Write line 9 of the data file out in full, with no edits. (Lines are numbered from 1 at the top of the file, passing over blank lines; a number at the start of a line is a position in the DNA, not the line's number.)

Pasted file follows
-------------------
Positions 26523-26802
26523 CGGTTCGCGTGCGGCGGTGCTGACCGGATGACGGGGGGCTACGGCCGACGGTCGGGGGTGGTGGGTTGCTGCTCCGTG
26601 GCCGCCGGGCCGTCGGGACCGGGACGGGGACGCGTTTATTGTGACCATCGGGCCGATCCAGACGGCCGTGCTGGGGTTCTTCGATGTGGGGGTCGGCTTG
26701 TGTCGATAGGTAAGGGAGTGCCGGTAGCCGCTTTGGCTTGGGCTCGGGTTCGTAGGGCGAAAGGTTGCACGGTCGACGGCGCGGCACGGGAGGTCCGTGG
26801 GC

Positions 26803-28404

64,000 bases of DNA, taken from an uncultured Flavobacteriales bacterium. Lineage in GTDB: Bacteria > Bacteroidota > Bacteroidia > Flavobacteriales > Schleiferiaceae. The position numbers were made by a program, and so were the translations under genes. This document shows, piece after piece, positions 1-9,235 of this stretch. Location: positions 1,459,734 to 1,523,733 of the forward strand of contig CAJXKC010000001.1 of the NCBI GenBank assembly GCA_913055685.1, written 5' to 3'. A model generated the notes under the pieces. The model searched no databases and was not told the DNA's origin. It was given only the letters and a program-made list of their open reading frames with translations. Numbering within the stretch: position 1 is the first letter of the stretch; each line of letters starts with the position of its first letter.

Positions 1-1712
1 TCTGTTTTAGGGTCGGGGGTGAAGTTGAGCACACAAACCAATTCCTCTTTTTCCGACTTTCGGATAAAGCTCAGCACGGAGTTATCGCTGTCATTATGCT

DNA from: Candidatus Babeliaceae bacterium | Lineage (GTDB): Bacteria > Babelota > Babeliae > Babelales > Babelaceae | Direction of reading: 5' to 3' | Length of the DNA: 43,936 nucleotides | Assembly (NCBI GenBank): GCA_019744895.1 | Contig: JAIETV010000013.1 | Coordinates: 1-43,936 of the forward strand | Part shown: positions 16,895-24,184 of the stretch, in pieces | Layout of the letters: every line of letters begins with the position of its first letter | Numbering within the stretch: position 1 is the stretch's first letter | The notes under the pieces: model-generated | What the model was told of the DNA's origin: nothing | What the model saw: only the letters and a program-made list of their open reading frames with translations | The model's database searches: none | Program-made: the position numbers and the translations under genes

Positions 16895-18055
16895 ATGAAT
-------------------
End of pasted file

1 TCTGTTTTAGGGTCGGGGGTGAAGTTGAGCACACAAACCAATTCCTCTTTTTCCGACTTTCGGATAAAGCTCAGCACGGAGTTATCGCTGTCATTATGCT